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Cultural appropriation on Halloween: there are no longer any excuses

ByMatthew Sedman

Oct 29, 2018

As Halloween fast approaches and cobwebs begin to emerge through the damp autumnal mist, shops up and down the country are beginning to stock up on a plethora of fancy dress costumes – many of which, unfortunately, are appropriative. A quick search online reveals a multitude of subpages entitled ‘Around the World’, in which ‘Day of the Dead’, ‘Native Beauty’ and ‘Balthasar of Arabia’ costumes are commonplace.

It is important to remember that in a modern context, Halloween for many serves as a day of fun. Whilst it roots do indeed lie within ancient Celtic ritual, it would be somewhat far-fetched to assert that the trick-or-treaters around Marchmont enmesh themselves within the ceremonial aspect and symbols of Paganism. Instead, Halloween affords the average member of society the opportunity to dress up and engorge themselves on a variety of pumpkin-spiced delicacies.

Día de Muertos – the inspiration of the ‘Day of the Dead’ costume – is a sacred holiday for many Mexicans that celebrates the lives of lost loved ones. It holds a personal and sentimental significance as a staple of Mexican culture and by wearing the skull masks of La Catrina (perhaps the most emblematic icon of the festivities) is to isolate the part of Mexican heritage that holds aesthetic value in a western context and to commodify it. The skull motifs and artwork so inherent to Día de Muertos are not simply a gimmick that can be removed from its wider context and applied with face paint.

Cultural appropriation through fancy dress undermines the heritage of marginalised communities through the fetishisation of their dress and plays on historic rhetoric that saw colonial countries disregard the humanity of foreign and ‘other’ societies. When a community is dehumanised, its culture is opened up as a pick-and-mix, whose cultural elements are available for display in a western cabinet of curiosities without the moral dilemmas of ethnocentric imposition.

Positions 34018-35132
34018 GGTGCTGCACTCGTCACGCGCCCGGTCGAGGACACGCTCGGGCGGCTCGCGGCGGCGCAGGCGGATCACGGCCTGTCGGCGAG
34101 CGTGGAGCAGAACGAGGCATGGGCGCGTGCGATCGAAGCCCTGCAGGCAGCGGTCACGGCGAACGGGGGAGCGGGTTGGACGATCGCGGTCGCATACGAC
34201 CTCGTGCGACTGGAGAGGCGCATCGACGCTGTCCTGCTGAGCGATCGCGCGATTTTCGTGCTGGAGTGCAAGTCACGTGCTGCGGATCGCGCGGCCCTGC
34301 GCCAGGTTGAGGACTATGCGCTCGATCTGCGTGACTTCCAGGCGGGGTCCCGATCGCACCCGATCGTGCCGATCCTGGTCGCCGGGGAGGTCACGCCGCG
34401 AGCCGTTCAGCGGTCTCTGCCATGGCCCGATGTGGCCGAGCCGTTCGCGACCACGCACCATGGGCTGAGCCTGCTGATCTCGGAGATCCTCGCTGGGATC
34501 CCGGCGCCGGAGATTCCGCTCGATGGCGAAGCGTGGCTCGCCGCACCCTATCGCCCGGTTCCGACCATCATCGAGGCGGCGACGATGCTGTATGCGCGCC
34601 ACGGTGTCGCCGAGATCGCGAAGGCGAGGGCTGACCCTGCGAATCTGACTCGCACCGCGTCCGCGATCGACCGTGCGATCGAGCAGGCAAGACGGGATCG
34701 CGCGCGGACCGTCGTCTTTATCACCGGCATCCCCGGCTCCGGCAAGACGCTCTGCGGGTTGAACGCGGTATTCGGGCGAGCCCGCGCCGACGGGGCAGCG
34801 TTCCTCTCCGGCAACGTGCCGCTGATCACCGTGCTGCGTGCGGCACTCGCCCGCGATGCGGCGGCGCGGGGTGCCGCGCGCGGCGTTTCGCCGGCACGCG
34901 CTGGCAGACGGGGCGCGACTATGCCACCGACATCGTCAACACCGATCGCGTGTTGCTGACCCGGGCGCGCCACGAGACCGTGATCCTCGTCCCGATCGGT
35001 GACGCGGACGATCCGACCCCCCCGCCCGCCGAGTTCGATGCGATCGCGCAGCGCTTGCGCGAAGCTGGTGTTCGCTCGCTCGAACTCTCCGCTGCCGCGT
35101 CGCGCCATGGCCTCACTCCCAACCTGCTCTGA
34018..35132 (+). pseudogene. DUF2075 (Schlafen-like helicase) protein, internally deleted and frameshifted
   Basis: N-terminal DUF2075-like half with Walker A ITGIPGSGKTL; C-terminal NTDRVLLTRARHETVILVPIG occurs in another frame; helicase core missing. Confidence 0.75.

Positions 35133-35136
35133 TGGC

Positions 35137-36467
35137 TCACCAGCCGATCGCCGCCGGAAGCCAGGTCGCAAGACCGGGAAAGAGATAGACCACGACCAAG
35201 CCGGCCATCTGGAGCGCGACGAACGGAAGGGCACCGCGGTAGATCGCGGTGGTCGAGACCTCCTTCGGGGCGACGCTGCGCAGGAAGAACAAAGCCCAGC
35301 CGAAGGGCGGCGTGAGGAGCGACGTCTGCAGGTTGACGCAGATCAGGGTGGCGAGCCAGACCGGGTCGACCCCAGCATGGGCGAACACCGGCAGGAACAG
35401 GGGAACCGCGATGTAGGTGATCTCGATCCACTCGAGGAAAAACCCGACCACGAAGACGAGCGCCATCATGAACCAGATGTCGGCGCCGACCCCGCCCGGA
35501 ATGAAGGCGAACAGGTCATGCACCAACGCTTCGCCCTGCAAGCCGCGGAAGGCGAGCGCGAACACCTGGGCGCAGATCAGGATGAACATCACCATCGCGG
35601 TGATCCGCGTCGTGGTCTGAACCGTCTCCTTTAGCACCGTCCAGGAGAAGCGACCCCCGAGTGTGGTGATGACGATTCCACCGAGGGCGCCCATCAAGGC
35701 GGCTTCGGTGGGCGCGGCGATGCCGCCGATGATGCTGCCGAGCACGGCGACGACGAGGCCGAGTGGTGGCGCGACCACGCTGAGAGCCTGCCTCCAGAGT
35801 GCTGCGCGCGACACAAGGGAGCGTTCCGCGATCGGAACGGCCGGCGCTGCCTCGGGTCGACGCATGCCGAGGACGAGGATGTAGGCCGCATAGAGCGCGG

Nowadays, this translates as a member of a more privileged social group adopting the traditions of a typically more oppressed social group through their choice of fancy dress – a framework that serves to reproduce the hierarchical and outdated structures of society past.

Of course, the quip frequently made in spite of this is that Halloween costumes from the ‘Around the World’ section are worn in a display of cultural appreciation and seek to honour the communities that are otherwise underrepresented in mainstream culture. But once again, Halloween nowadays is a day of fun and cannot be used as an opportunity in which to display solidarity, nor its dress the medium. Wearing such an outfit, in whatever intention, is to make a caricature out of someone’s everyday reality.

It is a sad reality of life that society is founded on an intricate system of social orders and unjust hierarchies. Fancy dress can very often be a form of illumination on hidden status markers. Halloween can be a terrifying affair – but let the fear of ghouls and ghosts be the reason for your held breath: not the adoption of an offensive costume.  

Image Credit: Andrew Milligan sumo via Flickr

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